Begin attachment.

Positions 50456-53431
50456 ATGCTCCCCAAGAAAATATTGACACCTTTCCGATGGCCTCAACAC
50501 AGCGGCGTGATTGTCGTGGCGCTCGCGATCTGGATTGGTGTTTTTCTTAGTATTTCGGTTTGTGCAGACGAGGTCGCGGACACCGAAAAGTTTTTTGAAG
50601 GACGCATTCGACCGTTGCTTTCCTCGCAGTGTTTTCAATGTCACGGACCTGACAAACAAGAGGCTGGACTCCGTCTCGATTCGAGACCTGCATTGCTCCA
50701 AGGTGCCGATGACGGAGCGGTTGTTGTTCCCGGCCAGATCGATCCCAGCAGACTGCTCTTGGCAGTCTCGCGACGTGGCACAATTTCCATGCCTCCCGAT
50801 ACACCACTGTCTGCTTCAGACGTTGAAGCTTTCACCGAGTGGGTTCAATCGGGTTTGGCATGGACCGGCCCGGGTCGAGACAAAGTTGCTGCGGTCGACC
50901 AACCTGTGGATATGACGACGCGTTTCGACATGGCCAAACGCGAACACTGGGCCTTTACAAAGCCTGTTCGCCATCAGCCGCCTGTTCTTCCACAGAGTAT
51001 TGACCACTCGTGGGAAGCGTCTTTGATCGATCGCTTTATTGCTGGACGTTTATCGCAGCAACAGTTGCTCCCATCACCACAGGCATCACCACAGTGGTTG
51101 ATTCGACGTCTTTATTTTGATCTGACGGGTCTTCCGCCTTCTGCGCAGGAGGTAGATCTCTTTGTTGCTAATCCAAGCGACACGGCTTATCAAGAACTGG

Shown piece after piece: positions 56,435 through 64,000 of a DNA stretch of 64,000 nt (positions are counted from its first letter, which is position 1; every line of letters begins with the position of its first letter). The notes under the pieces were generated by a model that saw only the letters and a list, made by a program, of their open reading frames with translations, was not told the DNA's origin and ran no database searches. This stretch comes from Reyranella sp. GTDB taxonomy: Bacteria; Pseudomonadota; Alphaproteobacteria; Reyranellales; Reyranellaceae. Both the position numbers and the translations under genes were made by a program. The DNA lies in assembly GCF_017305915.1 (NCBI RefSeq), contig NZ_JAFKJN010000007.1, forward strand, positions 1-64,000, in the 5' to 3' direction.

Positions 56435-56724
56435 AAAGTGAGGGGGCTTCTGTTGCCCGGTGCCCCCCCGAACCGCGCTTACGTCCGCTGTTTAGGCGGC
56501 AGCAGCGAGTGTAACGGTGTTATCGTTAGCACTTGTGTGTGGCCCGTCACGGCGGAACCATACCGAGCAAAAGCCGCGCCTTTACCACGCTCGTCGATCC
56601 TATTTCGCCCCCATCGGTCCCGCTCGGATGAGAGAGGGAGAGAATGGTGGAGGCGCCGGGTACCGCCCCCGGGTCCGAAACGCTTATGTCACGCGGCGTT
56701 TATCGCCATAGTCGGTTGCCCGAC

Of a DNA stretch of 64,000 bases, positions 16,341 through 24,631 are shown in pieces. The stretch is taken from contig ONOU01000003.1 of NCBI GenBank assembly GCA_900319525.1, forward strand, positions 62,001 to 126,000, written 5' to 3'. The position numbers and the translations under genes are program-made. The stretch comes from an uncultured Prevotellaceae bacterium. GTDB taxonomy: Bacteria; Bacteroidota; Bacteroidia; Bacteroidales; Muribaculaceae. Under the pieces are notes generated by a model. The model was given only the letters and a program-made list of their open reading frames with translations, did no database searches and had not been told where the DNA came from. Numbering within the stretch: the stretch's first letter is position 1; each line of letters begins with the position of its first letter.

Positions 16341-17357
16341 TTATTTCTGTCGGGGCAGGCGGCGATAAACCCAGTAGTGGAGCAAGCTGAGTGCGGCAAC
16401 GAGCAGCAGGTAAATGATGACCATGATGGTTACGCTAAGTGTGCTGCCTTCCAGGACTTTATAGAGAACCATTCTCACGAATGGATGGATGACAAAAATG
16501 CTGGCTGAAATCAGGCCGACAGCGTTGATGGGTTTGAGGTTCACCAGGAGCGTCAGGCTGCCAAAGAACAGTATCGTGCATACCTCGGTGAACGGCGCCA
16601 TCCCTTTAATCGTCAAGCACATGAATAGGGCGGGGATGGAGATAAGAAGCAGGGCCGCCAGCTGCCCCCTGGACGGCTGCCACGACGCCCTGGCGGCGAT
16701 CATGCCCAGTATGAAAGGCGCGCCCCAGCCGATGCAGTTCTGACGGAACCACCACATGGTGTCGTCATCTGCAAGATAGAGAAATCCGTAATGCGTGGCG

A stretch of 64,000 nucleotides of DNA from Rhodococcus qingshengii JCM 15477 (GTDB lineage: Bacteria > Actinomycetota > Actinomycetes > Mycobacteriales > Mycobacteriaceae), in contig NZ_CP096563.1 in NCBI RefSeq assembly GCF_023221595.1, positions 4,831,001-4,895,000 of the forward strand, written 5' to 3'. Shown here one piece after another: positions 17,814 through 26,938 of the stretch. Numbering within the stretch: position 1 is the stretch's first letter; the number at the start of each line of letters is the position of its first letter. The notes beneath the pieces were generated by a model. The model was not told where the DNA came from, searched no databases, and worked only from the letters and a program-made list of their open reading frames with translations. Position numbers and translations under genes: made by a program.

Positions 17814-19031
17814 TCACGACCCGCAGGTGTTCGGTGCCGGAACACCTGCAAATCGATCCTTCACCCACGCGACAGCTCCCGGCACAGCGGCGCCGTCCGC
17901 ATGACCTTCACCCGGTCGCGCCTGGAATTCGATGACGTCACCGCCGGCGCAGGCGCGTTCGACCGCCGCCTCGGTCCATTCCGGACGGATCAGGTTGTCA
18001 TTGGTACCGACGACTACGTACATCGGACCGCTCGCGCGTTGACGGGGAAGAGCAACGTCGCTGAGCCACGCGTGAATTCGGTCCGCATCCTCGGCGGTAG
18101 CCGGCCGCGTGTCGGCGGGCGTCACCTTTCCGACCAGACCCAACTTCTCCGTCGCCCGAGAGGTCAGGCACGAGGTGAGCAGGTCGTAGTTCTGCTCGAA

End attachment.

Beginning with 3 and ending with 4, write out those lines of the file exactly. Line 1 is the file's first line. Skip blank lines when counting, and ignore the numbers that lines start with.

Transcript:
50501 AGCGGCGTGATTGTCGTGGCGCTCGCGATCTGGATTGGTGTTTTTCTTAGTATTTCGGTTTGTGCAGACGAGGTCGCGGACACCGAAAAGTTTTTTGAAG
50601 GACGCATTCGACCGTTGCTTTCCTCGCAGTGTTTTCAATGTCACGGACCTGACAAACAAGAGGCTGGACTCCGTCTCGATTCGAGACCTGCATTGCTCCA